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Florida officials seek input on anchoring proposal

The Florida Fish and Wildlife Conservation Commission is hosting two workshops this week on proposals to change the state’s anchoring law and give some authority to counties and municipalities to regulate anchoring on their waters.

“We want public input so we can see whether there’s a consensus on what’s reasonable,” FWC waterways management supervisor Capt. Gary Klein told Trade Only Today.

The situations FWC is proposing for local anchorage regulation are “lessons learned that have been plugged in as potential ideas and options for local governments to use,” Klein said.

The FWC said it is considering legislation that would grant local governments authority to regulate anchoring “in limited, prescribed situations.” These could include prohibiting anchoring within 150 feet of mooring fields, boat ramps, marinas and other public launching or landing facilities and overnight within 300 feet of waterfront residential property or in a location that restricts the use of attached docks or boat lifts.

It also would prohibit storing a boat on Florida waters if the vessel is incapable of navigating under its own power; takes on water without the ability to dewater; has spaces designed to be enclosed that are open to the elements; is leaking contaminants; has broken loose or is in danger of doing so; violates sanitation laws; or is listing or aground.

The FWC also is proposing that if a local government needs to regulate anchoring in any way other than those listed, it would have to apply for FWC approval.

A boat would be exempt from local anchoring prohibitions if it requires safe harbor or is involved in an emergency; is a law enforcement, firefighting or rescue vessel owned or operated by a government entity; is manned continuously while anchored for four hours or less for recreational activities, such as fishing and swimming; or is involved in construction or dredging.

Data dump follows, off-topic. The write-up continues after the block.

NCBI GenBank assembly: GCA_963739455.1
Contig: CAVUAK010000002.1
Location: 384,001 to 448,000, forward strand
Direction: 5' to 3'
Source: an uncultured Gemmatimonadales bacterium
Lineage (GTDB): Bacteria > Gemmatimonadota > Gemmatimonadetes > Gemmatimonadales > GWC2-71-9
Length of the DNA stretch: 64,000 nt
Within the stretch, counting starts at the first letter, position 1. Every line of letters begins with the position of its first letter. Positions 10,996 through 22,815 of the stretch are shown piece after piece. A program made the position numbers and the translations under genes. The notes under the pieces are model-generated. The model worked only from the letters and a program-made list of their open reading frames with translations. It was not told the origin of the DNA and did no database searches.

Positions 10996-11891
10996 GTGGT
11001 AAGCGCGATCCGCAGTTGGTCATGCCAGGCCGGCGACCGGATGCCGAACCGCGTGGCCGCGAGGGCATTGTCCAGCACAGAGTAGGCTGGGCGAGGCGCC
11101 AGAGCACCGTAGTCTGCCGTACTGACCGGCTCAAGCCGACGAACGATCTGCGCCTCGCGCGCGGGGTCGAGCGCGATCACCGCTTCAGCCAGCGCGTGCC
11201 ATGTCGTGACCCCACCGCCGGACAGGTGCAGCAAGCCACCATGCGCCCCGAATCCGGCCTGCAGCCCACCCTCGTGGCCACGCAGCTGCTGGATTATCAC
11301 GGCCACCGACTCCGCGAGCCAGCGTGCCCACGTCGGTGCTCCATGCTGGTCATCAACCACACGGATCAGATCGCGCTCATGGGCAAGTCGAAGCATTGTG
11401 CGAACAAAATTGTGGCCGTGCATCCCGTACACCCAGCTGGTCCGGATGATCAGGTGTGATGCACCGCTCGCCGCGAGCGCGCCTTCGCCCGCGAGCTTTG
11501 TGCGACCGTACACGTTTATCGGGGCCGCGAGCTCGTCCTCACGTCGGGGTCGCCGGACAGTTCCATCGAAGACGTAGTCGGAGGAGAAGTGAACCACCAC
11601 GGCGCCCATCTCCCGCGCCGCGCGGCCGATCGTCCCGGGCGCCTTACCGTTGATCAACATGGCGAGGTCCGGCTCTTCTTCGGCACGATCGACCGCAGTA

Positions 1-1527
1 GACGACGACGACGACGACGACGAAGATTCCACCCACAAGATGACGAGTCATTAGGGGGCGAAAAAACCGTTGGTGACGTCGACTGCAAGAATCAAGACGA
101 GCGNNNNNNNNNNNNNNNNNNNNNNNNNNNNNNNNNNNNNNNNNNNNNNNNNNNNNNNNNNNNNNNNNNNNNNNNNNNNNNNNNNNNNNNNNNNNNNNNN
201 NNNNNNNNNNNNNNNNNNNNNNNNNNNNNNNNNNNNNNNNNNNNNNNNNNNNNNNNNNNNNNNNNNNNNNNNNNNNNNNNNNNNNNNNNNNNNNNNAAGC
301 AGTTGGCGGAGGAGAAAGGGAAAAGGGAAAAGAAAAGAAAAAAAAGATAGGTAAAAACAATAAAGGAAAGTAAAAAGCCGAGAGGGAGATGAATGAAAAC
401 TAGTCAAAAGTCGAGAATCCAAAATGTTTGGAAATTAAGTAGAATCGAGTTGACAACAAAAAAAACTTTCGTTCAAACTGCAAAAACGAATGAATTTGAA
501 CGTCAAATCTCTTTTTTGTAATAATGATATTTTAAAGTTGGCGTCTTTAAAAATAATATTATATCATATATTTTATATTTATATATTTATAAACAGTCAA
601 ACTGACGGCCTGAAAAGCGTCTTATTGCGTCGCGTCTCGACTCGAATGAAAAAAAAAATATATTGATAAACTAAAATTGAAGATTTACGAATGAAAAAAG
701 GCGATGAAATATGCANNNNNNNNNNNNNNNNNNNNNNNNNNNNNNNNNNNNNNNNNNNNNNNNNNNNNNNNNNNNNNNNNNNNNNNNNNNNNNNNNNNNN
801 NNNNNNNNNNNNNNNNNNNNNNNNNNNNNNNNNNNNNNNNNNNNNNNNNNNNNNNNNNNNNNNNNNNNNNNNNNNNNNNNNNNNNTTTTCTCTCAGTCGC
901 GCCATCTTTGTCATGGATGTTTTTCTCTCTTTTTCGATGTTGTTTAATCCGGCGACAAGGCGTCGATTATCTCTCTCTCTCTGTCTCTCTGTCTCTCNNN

The workshops will be held from 5:30-8 p.m. Wednesday at the Indian River County Administrative Complex, Building A, 1801 27th St., Vero Beach, and from 5:30-8 p.m. Thursday at the Manatee County Commission Chambers, 1112 Manatee Ave. West, Bradenton.

Attendees can comment in person at the meeting — and will be asked to write down there comments there — or they can email comments after the meeting. Go to to get updated information about when and where to send emailed comments.

In 2009 the legislature clarified the state anchoring law, changing the definition of liveaboard vessel to “any vessel used solely as a residence and not for navigation,” excluding cruising boats from the definition. Counties and municipalities, which until then had been prohibiting cruising boats from anchoring in their waters under their authority to regulate liveaboard boats, could not do that anymore, except in state-approved permitted mooring fields. The current proposals return some of that authority to regulate where cruising boats can anchor to counties and municipalities.

Klein said the proposed changes to the state law are an effort to “fine-tune” the state’s anchoring law and find common ground for both boaters and local governments.

Information is available at


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